USB and Firewire

August 23 2007

Most computers today offer the ability to connect USB and/or FireWire devices. Compared with earlier connectors, both of these technologies are extremely convenient. What are the differences?

USB (Universal Serial Bus) is a communications technology originally intended to replace the aging serial and parallel ports with a new format that fully supports "plug 'n' play" devices. Its original target market was lower-end devices that don't require high speed transfer rates, including printers, mice, removable disks (such as ZIP and floppy disks), joysticks, scanners and digital cameras. USB can connect up to 127 devices per port. Today there are two versions of USB:

  • USB 1.1: Supports transfer speeds of either 1.5 or 12 Mbps (Mega bits per second) .
  • USB 2.0: Supports transfer speeds of 480 Mbps (40 times faster than 1.1). Backwards-compatible with USB 1.1. FireWire (also known as i.Link or IEEE 1394) was created by Apple Computer and targets devices like hard drives and audio/video equipment that demand higher traffic capabilities. A single FireWire port can connect up to 63 devices.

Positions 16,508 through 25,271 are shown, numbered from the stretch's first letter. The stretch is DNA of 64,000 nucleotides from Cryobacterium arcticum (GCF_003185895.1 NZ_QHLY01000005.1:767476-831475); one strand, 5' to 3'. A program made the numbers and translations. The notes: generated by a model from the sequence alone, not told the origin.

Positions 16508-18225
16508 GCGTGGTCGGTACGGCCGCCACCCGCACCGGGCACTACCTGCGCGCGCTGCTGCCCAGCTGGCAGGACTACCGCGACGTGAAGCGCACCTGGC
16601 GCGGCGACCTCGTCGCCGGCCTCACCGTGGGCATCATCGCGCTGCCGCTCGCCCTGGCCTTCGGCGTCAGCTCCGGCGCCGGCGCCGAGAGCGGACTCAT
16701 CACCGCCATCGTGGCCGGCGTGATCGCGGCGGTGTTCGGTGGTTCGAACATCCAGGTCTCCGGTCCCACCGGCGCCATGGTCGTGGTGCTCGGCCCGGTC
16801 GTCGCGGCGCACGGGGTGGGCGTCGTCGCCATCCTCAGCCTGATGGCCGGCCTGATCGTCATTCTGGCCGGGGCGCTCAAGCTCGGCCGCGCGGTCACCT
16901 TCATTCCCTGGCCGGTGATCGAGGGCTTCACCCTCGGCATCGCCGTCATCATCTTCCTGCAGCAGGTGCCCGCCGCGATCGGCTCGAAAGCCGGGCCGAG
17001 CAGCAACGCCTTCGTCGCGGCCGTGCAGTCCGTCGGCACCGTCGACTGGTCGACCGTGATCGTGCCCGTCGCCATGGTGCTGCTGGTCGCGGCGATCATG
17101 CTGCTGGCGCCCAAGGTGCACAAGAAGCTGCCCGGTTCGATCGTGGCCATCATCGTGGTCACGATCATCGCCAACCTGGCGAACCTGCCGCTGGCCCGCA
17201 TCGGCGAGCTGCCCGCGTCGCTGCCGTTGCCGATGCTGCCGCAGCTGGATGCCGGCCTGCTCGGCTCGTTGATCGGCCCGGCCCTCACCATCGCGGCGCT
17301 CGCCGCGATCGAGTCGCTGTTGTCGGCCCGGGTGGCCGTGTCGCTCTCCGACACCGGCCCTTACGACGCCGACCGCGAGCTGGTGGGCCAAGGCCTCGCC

Today there are two versions of FireWire, 400 (1394a) and 800 (1394b).

  • FireWire 400: Supports transfer speeds of 400 Mbps
  • FireWire 800: Supports transfer speeds of 800 Mbps and is backwards-compatible with FireWire 400.

As you can see, FireWire boasts higher speeds, but is usually more expensive than USB. Perhaps because of this, more USB devices populate the market. If you are looking for raw speed, FireWire is your best choice. But since these two systems coexist peacefully, why not take advantage of both?